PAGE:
The Preventive Health Department (PHD) has changed its protocols of operation related to Influenza A Pandemic (H1N1) virus.  Some of these changes are in line with international World Health Organization (WHO) guidelines in managing the treatment of patients infected with the virus.
Persons suspected of having the pandemic H1N1 virus are requested to refrain from visiting the St. Maarten Medical Center (SMMC) Emergency Room, and should remain at home.  You should call your family physician who will advise you further and as a last resort you can call the PHD.
The second change in protocol is that the anti-viral medication Tami flu will only be given to certain classic risk groups also identified as persons with an underlying medical condition, namely pregnant women in the third trimester; persons with severe immune deficiency who are at an increased risk for complications of flu; persons with a heart condition; persons with a more severe/complicated course of disease and or/who are admitted to hospital; and children younger than two-year-of age.  Once it is suspected that a person from a risk group has pandemic H1N1, they will receive treatment.
On August 21, the WHO issued guidelines for the use of antiviral medication.  The guidelines represent the consensus reached by an international panel of experts who reviewed all available studies on the safety and effectiveness of these drugs. Worldwide, most patients infected with the pandemic virus continue to experience typical influenza symptoms and fully recover within a week, even without any form of medical treatment.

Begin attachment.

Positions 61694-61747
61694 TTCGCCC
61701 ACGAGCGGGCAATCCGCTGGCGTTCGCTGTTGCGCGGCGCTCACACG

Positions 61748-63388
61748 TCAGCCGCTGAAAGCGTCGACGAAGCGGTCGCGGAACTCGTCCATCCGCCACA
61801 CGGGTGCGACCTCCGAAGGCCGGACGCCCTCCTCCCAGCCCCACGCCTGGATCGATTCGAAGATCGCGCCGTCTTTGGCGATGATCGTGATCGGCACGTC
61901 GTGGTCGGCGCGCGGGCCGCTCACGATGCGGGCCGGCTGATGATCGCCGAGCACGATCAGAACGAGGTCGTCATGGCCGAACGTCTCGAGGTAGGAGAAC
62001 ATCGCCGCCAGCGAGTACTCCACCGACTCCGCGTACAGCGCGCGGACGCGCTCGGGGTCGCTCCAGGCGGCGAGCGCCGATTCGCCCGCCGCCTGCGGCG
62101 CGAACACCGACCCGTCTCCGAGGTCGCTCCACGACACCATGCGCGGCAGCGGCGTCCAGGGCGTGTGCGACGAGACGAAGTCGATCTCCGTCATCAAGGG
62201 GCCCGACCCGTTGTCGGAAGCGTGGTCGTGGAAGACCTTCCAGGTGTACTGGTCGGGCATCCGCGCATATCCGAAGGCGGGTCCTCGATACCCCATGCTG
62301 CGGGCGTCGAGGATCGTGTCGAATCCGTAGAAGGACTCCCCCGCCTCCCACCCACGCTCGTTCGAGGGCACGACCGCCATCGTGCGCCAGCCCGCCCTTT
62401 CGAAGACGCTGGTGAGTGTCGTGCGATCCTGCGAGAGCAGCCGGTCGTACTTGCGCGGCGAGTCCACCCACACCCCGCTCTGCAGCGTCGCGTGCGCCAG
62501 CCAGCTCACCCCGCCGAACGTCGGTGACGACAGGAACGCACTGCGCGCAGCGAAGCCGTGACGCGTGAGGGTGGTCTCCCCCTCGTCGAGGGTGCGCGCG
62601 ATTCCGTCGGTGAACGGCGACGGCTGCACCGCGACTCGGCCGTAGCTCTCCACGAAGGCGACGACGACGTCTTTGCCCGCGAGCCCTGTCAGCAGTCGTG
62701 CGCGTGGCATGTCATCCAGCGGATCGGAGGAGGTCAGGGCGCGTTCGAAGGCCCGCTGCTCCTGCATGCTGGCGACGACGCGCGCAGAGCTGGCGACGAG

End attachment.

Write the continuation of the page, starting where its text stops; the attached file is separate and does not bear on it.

Healthy patients with uncomplicated illness need not be treated with antivirals.  On an individual patient basis, initial treatment decisions should be based on clinical assessment and knowledge about the presence of the virus in the community.
Worldwide, around 40 per cent of severe cases are now occurring in previously healthy children and adults, usually under the age of 50 years.  Some of these patients experience a sudden and very rapid deterioration in their clinical condition, usually on day five or six following the onset of symptoms.
The PHD is urging those who travel abroad on vacation or for business, and return with a flu-like-illness to remain at home and contact their family physician immediately.  They should not engage in any community activities such as working, shopping or participating in any mass/social activities. 
This will help minimize the risk of infecting those around you, especially people who are at a higher risk of severe illness and complications from influenza.
Tourists are hereby advised if they develop a flu-like illness while vacationing on the island, to contact the PHD immediately.
The symptoms of Influenza A (H1N1) flu virus in people are similar to the symptoms of regular human flu and include fever, cough, sore throat, body aches, headache, chills and fatigue. Some people have reported diarrhea and vomiting associated with the virus.
Persons seeking additional information should contact PHD at telephone numbers: 542-3003 or 542-3553 or visit the following websites: www.cdc.gov/swineflu or www.who.int. for more information on Influenza A(H1N1) virus also referred to as swine flu.